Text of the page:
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Salt Lake Cutoff
As the Latter-Day Saint towns in the Salt Lake Valley grew in the 1850s, increasing numbers of wagons followed the Mormon Trail west from Fort Bridger to the Salt Lake Valley and rejoined the California Trail southwest of the Silent City of Rocks. After that point was reached, all travelers to California used a single route, crossing Granite Pass in southern Idaho to reach the Humboldt River in northern Nevada. They then followed it to the Sierra Nevada. Most Oregon-bound pioneers took the main road past Fort Hall.

Writing by pioneers at Register Rock along the Oregon Trail in the Silent City of Rocks, (September, 1987).

Fort Hall and West
Hudson's Bay supplies were expensive and many travelers could not afford them. Fort Hall was abandoned in 1856, without appreciable effect on the trail. Even when it was open, there was little reason for most pioneers to stop at the Fort. Staying on the southeast side of Spring Creek avoided a difficult stream crossing, so it seems logical that the main trail bypassed Fort Hall. Accounts are not very clear, but the ruts which are at the Fort do not seem to reflect travel by over 50,000 pioneers and their wagons.

South of Fort Hall the Trail headed southwest along Spring Creek to a crossing of the Portneuf River. The most-used trail followed the south side of the Snake River to the often difficult and dangerous Three Island Ford near present day Glenns Ferry, crossing to the north side and on to the Boise River Valley. An alternate route, which was drier and longer, stayed on the south side of the Snake to the mouth of the Boise River. Here the north-side travelers recrossed the Snake and a single route headed northwesterly through Oregon to The Dalles, where travelers could go down the Columbia by boat to the terminus of the Oregon Trail at Oregon City on the Willamette River south of Portland, or could use the Barlow Trail around Mt. Hood and on to the terminus.

Goodale Cutoff
There were several branches and cutoffs in Idaho. In the vicinity of Fort Hall, a somewhat difficult route headed north across the Snake River Plain and along the south side of the mountains of central Idaho to a junction with the main trail near present day Mountain Home. This was the Goodale or Jeffrey's Cutoff, which was opened as an emigrant route by John T. Jeffrey in 1852 or 1854. Timothy Goodale led a wagon train consisting of 1,095 people over the route in late summer, 1862. These emigrants and most who subsequently traveled the cut off, were miners and their families seeking gold in central or western Idaho.

Territorial divisions before and after the Mexican War (1848), after Beck and Haase (1989, Map 41).

Northside Route
Although most travelers crossed to the north side of the Snake River at Three Island Ford, it has been suggested by some that there was a trail along the north side of the Snake River all the way from Fort Hall. A total absence of surface water on the north side of the Snake River plus the lack of access for animals over the lava cliffs to the Snake River below would seem to preclude much use of a northside route.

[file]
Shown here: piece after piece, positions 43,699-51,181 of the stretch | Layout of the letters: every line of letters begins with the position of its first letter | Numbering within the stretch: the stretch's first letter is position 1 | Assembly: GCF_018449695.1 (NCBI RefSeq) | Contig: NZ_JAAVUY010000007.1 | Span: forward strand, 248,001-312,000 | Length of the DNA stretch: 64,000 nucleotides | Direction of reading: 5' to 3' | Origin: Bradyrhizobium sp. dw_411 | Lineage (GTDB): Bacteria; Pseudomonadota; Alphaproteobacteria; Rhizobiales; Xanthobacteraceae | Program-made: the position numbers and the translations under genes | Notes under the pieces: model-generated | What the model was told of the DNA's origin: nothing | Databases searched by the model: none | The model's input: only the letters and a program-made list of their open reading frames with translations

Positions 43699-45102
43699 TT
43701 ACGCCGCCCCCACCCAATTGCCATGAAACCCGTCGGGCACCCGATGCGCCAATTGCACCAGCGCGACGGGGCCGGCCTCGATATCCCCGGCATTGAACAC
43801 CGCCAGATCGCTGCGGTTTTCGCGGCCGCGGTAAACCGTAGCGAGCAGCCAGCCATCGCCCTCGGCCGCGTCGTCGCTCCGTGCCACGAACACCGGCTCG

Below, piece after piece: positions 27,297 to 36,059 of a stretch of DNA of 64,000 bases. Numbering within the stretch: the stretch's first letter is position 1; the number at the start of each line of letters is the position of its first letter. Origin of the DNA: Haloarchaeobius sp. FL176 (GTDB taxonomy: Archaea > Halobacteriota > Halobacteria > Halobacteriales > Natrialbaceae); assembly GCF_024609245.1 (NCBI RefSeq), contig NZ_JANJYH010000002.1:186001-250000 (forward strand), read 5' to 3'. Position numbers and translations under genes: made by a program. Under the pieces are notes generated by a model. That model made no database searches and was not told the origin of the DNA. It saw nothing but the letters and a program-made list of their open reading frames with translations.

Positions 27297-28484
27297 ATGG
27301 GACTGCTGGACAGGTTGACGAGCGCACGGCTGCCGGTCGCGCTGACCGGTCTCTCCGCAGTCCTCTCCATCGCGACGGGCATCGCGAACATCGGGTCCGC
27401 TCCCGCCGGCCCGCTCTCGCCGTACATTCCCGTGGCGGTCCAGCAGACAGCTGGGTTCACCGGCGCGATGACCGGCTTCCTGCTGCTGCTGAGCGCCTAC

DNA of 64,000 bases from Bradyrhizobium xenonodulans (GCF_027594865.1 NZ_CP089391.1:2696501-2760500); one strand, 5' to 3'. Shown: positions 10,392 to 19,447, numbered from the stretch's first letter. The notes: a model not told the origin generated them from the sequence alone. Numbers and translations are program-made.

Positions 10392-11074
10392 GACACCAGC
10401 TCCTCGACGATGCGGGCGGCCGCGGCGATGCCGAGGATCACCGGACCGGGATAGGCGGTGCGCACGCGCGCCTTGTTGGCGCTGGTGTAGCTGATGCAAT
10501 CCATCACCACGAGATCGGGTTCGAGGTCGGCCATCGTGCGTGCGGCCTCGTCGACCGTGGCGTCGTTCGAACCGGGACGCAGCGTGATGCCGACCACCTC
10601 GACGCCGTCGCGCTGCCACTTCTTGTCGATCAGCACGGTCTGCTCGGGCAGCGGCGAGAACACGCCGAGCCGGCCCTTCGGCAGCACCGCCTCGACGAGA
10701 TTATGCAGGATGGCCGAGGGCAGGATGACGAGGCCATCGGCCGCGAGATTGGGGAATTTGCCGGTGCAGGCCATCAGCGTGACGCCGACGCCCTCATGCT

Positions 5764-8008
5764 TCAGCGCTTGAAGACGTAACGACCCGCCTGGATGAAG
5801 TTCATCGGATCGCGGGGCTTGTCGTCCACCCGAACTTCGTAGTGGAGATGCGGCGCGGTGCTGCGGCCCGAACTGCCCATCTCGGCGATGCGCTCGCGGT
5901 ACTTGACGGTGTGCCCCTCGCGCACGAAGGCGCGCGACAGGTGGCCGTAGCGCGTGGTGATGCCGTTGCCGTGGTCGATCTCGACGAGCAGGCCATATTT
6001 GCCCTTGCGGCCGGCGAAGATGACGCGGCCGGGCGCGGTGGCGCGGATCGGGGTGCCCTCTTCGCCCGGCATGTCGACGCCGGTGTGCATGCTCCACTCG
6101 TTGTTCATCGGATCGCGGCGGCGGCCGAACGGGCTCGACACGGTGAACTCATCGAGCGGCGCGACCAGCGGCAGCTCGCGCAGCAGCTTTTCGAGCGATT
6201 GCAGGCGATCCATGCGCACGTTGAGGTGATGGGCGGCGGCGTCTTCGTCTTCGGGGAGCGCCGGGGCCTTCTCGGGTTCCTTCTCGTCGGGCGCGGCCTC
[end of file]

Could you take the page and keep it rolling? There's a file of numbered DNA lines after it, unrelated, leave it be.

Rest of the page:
Applegate Route
Some Oregon-bound travelers after 1846 followed the California Trail to western Nevada and then up into Oregon and the upper reaches of the Willamette River, along what was known as the Applegate Route. This longer, drier and much more dangerous route was not heavily used.

End of the Trail
The stream of families moving west by wagon continued at a reduced rate into the 20th Century. One could not, after all, easily ship one's total belongings and farm animals by train. It is said that use of the Oregon Trail came to an end not because of the railroads, but because of the automobile.

Wagon Ruts
There are many areas in southern Idaho where wagon ruts of the various routes can be seen. A few traces of the trails are clearly visible, but in most areas, farming activities or roads or civilization have obliterated the ruts. Very often the route of the trail can still be discerned, even in areas where the actual ruts are not visible, by a more luxuriant growth of grasses or sagebrush where the droppings of millions of animals fertilized the soil. Often the wagon route can be more easily observed from the air than on the ground.

Marking the locations of the trails and the various cutoffs is a difficult and frustrating activity. Markers are commonly defaced and trail segments are destroyed each year by new construction and farming activities. Efforts to mark the trail are uneven and depend on the enthusiasm of local residents. Sometimes, overzealous residents have marked a trail's location incorrectly (see photo to right). Some trail-marking projects are becoming more effective, especially those of the Oregon-California Trails Association (OCTA) and its various state subsidiaries. The best single reference for locating the trail in Idaho is "The Oregon Trail Revisited" by Gregory M. Franzwa. The many diaries and journals of travelers which exist in various museums provide fascinating reading. Several books and pamphlets have been published about aspects of the trails and the western migration. A few references are listed at the end of this section.